• Spend – Even though spend is defined as the payments made to external parties and suppliers, there remains more than one way of stating it relative to the organisation’s business. Details of the more common definitions of spend will be revealed in our next article.
  • Sources of data – Once the definition of spend was decided, the source of data and methods for data extraction is pretty much narrowed. Depending on the size and scale of the organisation, one or more management systems may be identified as the sources of spend data. Organisations with a significant portion of their business processes outsourced to external parties should include data records of the outsourcing partner as probable sources of spend data.
  • Granularity of spend – It is important to define the granularity required from spend data and match it to the data sources available. For example, larger organisations who operate on departmental lines may wish to have spend reported on the department level. Expecting spend data on a lower or more granular level than the department level would only complicate the program unnecessarily, as such data may not be captured in the source systems consistently. So reality checks are needed to avoid excessive demands on the spend analysis program at this definition phase.
  • Recurring cycle – Determine how often spend data is required, and balance it with the quantity of data that will be extracted and processed. Small and medium sized organisations with a fairly stable spend pattern and moderate data volume may start with a quarterly (three monthly) cycles and increase the frequency when the need arises. Large scale organisations who have fairly established Procurement function and automated processes to extract data from the source systems would typically set monthly cycles. Keep in mind that spend reporting on a real-time basis is not possible and is neither helpful to the organisation.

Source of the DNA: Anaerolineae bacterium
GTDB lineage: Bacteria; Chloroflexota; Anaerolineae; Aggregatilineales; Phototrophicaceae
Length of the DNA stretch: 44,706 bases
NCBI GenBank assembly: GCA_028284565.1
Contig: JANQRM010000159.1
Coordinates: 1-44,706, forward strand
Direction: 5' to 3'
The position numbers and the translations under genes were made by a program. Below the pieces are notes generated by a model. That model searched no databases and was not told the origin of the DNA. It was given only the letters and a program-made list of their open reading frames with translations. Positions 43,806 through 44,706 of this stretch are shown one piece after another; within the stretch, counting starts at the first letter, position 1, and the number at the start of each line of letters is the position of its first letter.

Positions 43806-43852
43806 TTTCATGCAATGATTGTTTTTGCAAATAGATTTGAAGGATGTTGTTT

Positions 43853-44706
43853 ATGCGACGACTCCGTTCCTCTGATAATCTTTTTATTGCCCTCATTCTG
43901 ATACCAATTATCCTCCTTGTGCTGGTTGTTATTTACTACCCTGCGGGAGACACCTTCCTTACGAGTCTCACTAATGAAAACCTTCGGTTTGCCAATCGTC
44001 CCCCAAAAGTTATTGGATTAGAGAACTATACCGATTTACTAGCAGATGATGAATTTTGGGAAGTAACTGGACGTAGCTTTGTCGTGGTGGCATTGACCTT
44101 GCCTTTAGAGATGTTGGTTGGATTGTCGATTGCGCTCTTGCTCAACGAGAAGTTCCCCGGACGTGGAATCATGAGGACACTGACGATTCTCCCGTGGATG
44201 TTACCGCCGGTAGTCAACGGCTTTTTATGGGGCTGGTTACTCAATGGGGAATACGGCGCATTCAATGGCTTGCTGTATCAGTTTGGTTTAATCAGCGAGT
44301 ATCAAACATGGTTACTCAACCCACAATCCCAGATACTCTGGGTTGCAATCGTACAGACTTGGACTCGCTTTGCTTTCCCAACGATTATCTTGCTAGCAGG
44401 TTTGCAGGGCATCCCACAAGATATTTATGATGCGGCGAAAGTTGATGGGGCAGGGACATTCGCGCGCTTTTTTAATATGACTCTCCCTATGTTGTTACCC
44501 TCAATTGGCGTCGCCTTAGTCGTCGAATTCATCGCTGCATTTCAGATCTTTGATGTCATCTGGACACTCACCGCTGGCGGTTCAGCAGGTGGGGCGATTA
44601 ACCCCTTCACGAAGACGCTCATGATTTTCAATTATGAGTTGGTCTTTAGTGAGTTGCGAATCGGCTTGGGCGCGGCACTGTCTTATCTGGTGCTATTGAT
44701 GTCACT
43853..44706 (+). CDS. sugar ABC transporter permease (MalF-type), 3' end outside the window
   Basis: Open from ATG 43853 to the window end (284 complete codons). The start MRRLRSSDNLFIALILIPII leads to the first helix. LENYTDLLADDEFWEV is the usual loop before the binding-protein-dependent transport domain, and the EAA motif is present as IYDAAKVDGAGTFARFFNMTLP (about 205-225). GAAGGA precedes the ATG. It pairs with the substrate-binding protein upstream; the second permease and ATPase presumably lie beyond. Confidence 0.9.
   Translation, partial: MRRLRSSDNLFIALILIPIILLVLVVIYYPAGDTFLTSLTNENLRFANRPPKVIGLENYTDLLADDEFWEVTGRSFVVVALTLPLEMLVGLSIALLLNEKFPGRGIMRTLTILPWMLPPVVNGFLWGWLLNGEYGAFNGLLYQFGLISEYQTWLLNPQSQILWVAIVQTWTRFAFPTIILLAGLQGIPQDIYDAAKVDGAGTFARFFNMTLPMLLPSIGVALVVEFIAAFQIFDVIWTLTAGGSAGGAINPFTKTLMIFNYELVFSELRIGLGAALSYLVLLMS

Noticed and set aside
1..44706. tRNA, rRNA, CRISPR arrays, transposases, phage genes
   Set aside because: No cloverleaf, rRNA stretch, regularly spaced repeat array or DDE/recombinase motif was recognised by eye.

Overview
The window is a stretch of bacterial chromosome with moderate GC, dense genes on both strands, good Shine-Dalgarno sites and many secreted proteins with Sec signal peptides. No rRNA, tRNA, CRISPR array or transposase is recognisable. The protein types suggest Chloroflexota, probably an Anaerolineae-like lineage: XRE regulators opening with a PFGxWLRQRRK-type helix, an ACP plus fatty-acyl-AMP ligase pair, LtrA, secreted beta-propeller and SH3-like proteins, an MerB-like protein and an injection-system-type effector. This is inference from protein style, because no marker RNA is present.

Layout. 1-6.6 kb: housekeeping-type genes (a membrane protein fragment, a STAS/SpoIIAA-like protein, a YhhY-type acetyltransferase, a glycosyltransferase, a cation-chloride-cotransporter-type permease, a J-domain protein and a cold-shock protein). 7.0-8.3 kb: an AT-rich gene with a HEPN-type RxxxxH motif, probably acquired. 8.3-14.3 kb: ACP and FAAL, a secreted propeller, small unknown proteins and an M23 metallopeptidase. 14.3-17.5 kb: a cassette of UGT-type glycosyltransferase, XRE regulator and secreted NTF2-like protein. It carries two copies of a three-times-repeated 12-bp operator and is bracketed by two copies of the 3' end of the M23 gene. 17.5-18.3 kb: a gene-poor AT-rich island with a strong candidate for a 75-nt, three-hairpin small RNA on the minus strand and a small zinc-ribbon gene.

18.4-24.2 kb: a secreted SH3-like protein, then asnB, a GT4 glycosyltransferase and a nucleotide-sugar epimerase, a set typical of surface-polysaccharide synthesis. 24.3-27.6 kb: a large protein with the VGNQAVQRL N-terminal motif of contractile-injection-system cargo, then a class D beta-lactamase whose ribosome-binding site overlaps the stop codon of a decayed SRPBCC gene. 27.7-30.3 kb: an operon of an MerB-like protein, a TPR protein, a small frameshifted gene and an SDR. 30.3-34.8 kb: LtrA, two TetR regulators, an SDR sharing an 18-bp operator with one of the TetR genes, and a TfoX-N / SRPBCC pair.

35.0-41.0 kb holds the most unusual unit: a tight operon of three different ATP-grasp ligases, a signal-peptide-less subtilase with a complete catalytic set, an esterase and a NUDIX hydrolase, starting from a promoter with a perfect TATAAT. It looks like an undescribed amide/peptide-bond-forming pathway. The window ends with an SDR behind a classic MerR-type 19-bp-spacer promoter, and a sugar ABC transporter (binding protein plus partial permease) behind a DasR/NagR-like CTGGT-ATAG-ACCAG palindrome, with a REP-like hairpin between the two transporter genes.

• Technology enabler – As potentially large amounts of data will be processed, it is inevitable that technology is deployed to enable the program. Organisations that process upwards of a million data sets a month will likely turn to business intelligence or data warehousing technology. Smaller organisations with up to fifty thousand data sets a month may be able to use desktop database or spreadsheet applications effectively. Besides acquiring the technology in-house, the alternative Is to “buy” a solution from the market. A number of suppliers offer cost effective spend solutions that cover the extraction, validation, cleansing, aggregation and reporting of spend data on a recurring basis. As with all business programs, there are benefits and risks to building an own spend analysis program versus buying an off-the-shelve solution. Organisations who are implementing spend analysis is well advised to consider the make-buy decision diligently.


In the continuing article on Spend Analysis, we will examine the different types of spend and spend categorisation in more detail. Stay tuned for it.


Chee Kin has extensive experience in developing and implementing business strategies to transform business practices. In his career, he held responsibilities in the structuring and operation of strategic procurement in a logistics company both on the global and regional levels.

ThunderQuote is the most comprehensive business services portal in Singapore, Australia and ASEAN , where hundreds of thousands of dollars of procurement contracts are sourced every month by major companies like Singapore Press Holdings, National Trade Union Congress and more.